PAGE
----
Different observational studies confirmed that statin therapy leads to significant erectile dysfunction. Solomon et al illustrated that statin therapy decreases IIEF from 21.0 to 6.5 and within six months of statin therapy; IIEF was negatively correlated with age and statins duration [14]. Likewise, Hall et al demonstrated an association between statin therapy and erectile dysfunction only in male patients with age less than 55 years in a study involved 1 899 patients with cardiovascular complications with or without T2DM [15]. No obvious characteristics could be identified in patients developing erectile dysfunction. Spontaneous reports are often compounded with imperfect clinical formation. The elapsed time of drug exposure to the progress of erectile dysfunction ranged from 1 day to several years, which concurs with other literature. Since the pathways for their actions and the structures of the various types of statins can decrease the cholesterol levels, testosterone synthesis may be affected. This mechanism might make the association between erectile dysfunction and types of statins clear since libido is closely related to serum testosterone levels [16]. Besides, malfunctions of low-density lipoprotein receptor affect de novo synthesis of cholesterol, therefore, statins and/ or hyperlipidemia are found to be risk factors in the initiation of erectile dysfunction [17].

3.1. Statins induced-hormonal changes

Statins therapy leads to a significant reduction in total and free testosterone that is linked with the development of erectile dysfunction. This reduction is due to notable inhibition of testicular steroidogenesis by statins. As well, long-term statin therapy causes testicular atrophy and hypogonadism which ultimately lead to erectile dysfunction [18]. Previously, Stanworth et al promulgated that statins therapy reduced total testosterone but not free or bioavailable one which is the active form and correlated with erectile and gonadal functions [19]. Statins inhibit testosterone production only at higher doses, as well as, atorvastatin but not simvastatin reduced total testosterone due to higher potency and duration of atorvastatin. Also, atorvastatin suppresses the hepatic production of sex hormone-binding globulin causing a significant decline in the circulating total testosterone [20].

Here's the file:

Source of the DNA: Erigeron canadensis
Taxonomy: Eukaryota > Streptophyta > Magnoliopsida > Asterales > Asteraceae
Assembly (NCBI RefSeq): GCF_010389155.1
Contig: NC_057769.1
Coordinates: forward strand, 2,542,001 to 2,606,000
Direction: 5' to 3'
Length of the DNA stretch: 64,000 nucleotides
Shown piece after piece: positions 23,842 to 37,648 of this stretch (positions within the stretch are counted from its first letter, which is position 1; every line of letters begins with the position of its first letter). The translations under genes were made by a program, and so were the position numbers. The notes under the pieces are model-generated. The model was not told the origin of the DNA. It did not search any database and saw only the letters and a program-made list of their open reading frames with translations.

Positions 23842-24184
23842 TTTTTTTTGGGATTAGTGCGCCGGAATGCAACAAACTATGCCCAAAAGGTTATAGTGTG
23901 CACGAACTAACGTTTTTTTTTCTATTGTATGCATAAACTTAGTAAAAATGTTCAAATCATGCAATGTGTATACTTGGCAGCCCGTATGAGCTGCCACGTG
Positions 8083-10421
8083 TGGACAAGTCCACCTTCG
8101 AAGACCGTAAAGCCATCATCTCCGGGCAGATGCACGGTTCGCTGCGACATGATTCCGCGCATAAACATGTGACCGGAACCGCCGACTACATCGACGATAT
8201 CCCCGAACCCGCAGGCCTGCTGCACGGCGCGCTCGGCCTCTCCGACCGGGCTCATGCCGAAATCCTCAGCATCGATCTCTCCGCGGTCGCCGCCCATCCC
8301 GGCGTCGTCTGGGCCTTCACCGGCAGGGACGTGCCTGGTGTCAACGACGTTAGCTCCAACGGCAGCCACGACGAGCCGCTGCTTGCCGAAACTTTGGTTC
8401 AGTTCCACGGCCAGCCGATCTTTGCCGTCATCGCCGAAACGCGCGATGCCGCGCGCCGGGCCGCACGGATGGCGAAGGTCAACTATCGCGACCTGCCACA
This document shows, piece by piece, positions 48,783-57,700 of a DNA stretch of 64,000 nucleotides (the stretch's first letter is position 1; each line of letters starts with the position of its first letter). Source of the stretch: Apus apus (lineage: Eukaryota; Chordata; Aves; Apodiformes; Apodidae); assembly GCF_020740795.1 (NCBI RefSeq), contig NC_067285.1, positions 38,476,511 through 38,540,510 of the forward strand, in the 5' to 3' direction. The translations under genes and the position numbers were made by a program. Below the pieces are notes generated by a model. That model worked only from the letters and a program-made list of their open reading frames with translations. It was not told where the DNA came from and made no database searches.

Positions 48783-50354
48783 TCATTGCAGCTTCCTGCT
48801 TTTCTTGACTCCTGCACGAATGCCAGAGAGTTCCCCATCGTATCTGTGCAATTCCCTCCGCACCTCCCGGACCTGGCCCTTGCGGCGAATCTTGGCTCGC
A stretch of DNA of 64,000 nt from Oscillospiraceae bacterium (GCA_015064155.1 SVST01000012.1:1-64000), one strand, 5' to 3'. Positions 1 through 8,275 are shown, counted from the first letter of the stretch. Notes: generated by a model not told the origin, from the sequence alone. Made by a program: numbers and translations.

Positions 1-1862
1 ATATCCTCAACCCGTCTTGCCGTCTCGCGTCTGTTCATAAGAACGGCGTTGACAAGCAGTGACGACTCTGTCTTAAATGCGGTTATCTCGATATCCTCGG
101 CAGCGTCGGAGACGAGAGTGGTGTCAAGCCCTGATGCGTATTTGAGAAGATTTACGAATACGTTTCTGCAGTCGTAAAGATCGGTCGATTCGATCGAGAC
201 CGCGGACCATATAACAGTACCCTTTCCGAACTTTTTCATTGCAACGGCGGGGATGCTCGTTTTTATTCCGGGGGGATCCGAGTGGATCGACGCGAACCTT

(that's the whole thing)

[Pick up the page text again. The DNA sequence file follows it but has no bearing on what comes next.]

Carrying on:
Amid different studies concerning the effect of statins on testosterone levels and erectile function, the study of Bolat et al disclosed a great link between statins and erectile dysfunction through the reduction of testosterone levels. It has been shown that disruption of cholesterol biosynthesis by statins directly or indirectly affects sexual function and erectile function. Shortterm uses of atorvastatin in the management of cardiovascular complications cause a significant reduction in penile intra- cavernosal pressure which is important for a full erection. As well, this short-term effect also leads to a moderate reduction in total testosterone [21]. These effects contribute to erectile dysfunction; thus in consideration of statins therapy, patients with ischemic heart disease should regard the risk of erectile dysfunction. Moreover, long-term statin therapy leads to the accumulation of elastic and collagen fiber in the penile tissue that may affect the intra- cavernosal pressure. It has been reported that elastic fibers undergo degradation and fragmentation with increasing age and severity of the disease accelerating cardiovascular mortality parallel to collagen accumulation [22].